Bales offer flexibility

Baling forage enables more flexibility in your feeding cycle. Your livestock will have more consistent quality feed throughout the year with minimised feed and quality losses.  

Drive over piles and silage clamps are common methods of storing grass. Simply load several cuts of grass into a pile or clamp, cover it with plastic and soil or tyres, and you have a whole season of forage for your cattle. It is important to cover the silage well, utilise the space well, compact the pile and ensure it is airtight. The ideal dry matter content of grass for ensilaging into a pile or clamp is between 35 and 45% and certainly not higher than 45%, so driving over the pile offers sufficient compacting1 

Baling is the ideal solution for complete control of the feed ration and to achieve a consistently high quality forage. Every bale is a small store of feed that is opened fresh each time. So directly baling grass using a baler and wrapper combination, results in higher feed quality and avoids silage losses. Moreover, baling is suitable for a wide range of dry matter content.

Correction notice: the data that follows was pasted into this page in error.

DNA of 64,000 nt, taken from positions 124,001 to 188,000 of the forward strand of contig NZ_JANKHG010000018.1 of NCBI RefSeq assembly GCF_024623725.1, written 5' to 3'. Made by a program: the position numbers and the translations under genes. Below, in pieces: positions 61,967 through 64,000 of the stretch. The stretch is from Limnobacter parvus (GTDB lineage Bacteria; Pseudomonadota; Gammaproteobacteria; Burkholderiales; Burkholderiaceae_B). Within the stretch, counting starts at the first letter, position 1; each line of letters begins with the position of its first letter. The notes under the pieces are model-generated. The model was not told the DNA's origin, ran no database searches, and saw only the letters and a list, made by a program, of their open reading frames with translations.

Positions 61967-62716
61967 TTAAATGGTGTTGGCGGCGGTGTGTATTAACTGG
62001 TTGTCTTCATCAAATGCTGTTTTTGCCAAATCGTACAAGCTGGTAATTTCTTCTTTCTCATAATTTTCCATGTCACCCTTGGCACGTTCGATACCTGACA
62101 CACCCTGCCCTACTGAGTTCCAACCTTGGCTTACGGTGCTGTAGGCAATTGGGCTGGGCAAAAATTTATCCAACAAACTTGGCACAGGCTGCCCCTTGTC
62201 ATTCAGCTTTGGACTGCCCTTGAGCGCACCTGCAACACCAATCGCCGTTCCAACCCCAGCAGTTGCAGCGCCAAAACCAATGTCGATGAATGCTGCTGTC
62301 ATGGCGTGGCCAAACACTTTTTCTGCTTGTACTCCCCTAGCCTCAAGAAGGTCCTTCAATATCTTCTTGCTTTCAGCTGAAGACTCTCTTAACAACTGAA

Mixing for consistent feed values

Just like clamp silage, the feed value of bales can vary. However, unlike clamp silage, bales with a lower feed value can be mixed with a bale with a higher feed value to give you more control of the composition of your feed rations and maintain correct dry matter contents and feed values in the rations.  

Bales are labour saving 

It can be a costly operation to make clamp silage due to the infrastructure, machinery and labour need. With the KUHN baler-wrapper combinations, the forage is being collected and preserved in one pass and all you need in the yard is a hard surface to store the bales on.  

Bales are easy to use

Bales are easy to handle, transport and store. Of course, there are a number of recommendations when it comes to preventing damage and optimal storage. As soon as the livestock need to be fed: choose the desired bale and open it with a sharp knife or a special bale slicer. A film-bound bale is opened in no time without leaving any silage behind. 

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